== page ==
Film Review: “Despicable Me 3” is Mostly Despicable

Film poster: “Despicable Me 3”

Despicable Me 3 (Eric Guillon/Kyle Balda/Pierre Coffin, 2017) 1 out of 4 stars.

To be honest, I cannot remember much about the plots of the first two films in this series, nor of its spinoff, Minions (even though I wrote a review in which I said I sort of liked it), but I do not recall the level of ennui and cinematic despair I felt throughout this latest entry. A dispiriting retread of visuals and themes of parts 1 and 2, the movie fills the space that should be occupied by an actual screenplay with musical numbers (courtesy of Pharrell Williams, phoning it in) and a desperate plot thread that doubles the trouble by introducing us to protagonist Dru’s long-lost twin brother, Gru. Even a starring voice part for Trey Parker (of South Park fame), as the villain – who nevertheless is the funniest thing in the movie – cannot rescue this dismal affair from the medocrity of sequelitis. If you have young children and are in desperate need of some air-conditioned entertainment for them, then go, as it’s relatively harmless. Unless you’re looking to be actually entertained, that is.

As the film begins, Dru (Steve Carell, The Big Short) and his now-wife Lucy (Kristen Wiig, Ghostbusters) are in hot pursuit of Balthazar Bratt (Parker), a disgraced former 1980s child television star, now a wannabe criminal mastermind. Like a combination of Richard Simmons and Corey Feldman, simultaneously flamboyant and nerdy, Bratt is culturally stuck in the time of his glory, with a flatop, shoulder pads and yen for the danceoff as a way of settling disputes. Whenever the film sticks to his story, and Dru’s attempt to stop him, it has actual energy. Unfortunately, over half the movie is devoted to Dru and Gru, and it’s just Carell overkill. To top it off, the minions – those yellow Esperanto-spouting assistants – serve no purpose other than to remind us of franchise-merchandising possibilities. I take it back: perhaps the film is not harmless, since if you go, we may then get a Despicable Me 4 (set up, of course, at the end of this one), and that is a sobering thought, indeed.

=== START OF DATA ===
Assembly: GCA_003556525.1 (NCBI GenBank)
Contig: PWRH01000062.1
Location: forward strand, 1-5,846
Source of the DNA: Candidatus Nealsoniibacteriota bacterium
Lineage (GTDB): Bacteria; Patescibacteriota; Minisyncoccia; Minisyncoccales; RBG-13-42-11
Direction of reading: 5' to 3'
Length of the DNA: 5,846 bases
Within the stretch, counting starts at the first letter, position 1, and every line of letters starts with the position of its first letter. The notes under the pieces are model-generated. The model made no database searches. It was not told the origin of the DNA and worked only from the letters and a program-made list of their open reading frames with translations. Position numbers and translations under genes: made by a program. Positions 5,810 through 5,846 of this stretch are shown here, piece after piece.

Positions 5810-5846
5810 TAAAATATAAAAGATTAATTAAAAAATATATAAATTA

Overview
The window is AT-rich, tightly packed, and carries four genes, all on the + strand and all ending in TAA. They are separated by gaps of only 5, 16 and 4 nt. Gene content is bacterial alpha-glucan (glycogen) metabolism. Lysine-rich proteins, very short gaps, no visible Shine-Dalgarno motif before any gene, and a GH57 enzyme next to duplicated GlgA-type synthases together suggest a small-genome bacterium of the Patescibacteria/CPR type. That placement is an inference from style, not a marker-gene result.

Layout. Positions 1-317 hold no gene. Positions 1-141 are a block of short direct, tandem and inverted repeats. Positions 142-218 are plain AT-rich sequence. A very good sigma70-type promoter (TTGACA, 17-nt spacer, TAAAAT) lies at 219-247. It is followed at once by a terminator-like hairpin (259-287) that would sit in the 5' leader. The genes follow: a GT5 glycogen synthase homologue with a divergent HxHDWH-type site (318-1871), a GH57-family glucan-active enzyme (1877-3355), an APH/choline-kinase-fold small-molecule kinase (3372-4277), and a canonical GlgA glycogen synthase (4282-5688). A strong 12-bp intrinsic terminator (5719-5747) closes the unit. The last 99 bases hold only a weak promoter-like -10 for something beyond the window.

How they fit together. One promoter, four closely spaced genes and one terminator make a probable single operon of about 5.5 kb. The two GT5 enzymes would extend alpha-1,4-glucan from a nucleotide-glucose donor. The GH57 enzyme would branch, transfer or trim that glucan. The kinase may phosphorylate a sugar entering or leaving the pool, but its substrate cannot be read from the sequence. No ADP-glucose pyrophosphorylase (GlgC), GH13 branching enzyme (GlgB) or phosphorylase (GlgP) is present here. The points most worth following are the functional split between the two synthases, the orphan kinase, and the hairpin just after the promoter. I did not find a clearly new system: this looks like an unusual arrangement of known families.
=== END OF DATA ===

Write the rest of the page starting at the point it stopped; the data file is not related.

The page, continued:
TREY PARKER voices Balthazar Bratt in Illumination Entertainment and Universal Pictures’ Despicable Me 3, in theaters on June 30, 2017.
Credit: Illumination Entertainment and Universal Pictures


About chrisreedfilm

Christopher Llewellyn Reed is a film critic, filmmaker, and educator. A member of the Washington DC Area Film Critics Association (WAFCA) and a Rotten Tomatoes-approved film critic, he is lead film critic at, an online magazine devoted to independent cinema; a regular film critic here at; the host of Dragon Digital Media’s award-winning "Reel Talk with Christopher Llewellyn Reed"; a film commentator for the "Roughly Speaking” podcast with Dan Rodricks at "The Baltimore Sun"; and the author of "Film Editing: Theory and Practice." In addition, he is one of three co-creators, along with Summre Garber of Slamdance and Bart Weiss of Dallas VideoFest, of "The Fog of Truth" ( – available on iTunes, SoundCloud and Stitcher – a podcast devoted to documentary cinema.
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